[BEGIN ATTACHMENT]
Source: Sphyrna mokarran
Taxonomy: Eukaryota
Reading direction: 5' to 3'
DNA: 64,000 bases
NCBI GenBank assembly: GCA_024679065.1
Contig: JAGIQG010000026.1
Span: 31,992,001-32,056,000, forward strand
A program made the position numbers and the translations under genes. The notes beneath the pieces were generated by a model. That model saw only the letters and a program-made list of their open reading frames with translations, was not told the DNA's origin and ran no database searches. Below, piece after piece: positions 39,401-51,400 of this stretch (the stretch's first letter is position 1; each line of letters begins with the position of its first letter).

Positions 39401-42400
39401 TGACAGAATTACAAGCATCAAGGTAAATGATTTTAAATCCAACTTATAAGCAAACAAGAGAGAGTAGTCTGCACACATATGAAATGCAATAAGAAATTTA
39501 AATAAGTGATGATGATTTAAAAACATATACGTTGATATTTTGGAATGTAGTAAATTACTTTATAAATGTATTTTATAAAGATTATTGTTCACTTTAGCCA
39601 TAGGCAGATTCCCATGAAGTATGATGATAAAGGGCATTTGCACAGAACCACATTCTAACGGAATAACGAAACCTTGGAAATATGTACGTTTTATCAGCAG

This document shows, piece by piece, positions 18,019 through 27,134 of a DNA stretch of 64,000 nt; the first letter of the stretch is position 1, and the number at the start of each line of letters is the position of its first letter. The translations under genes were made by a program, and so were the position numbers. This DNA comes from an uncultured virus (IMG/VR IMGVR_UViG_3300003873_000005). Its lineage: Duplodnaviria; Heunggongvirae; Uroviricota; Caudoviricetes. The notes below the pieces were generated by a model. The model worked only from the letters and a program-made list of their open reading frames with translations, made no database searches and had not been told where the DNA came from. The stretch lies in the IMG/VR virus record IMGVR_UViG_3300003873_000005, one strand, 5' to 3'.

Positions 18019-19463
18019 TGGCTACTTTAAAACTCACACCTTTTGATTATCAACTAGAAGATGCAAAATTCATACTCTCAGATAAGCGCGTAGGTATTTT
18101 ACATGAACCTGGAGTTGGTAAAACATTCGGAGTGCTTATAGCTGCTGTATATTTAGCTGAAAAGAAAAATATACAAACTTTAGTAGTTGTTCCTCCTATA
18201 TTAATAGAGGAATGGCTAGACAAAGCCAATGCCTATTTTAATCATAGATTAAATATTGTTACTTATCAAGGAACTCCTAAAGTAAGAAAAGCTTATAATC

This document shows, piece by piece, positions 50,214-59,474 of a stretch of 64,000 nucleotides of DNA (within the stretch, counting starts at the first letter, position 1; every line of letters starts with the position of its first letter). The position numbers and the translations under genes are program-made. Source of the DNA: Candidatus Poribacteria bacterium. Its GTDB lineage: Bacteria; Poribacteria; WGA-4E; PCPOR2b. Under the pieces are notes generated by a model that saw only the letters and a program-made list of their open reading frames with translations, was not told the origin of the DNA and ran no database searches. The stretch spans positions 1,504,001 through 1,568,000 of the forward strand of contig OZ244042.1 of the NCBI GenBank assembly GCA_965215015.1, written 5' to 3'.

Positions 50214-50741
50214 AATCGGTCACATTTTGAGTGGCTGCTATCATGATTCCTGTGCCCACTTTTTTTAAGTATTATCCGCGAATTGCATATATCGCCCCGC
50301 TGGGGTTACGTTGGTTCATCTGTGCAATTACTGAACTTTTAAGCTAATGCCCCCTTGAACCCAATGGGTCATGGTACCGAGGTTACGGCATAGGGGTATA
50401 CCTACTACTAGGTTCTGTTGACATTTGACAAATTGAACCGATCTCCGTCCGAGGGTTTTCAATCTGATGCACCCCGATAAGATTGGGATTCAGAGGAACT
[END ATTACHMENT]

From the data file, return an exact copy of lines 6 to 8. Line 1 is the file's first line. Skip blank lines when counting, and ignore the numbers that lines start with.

Contig: JAGIQG010000026.1
Span: 31,992,001-32,056,000, forward strand
A program made the position numbers and the translations under genes. The notes beneath the pieces were generated by a model. That model saw only the letters and a program-made list of their open reading frames with translations, was not told the DNA's origin and ran no database searches. Below, piece after piece: positions 39,401-51,400 of this stretch (the stretch's first letter is position 1; each line of letters begins with the position of its first letter).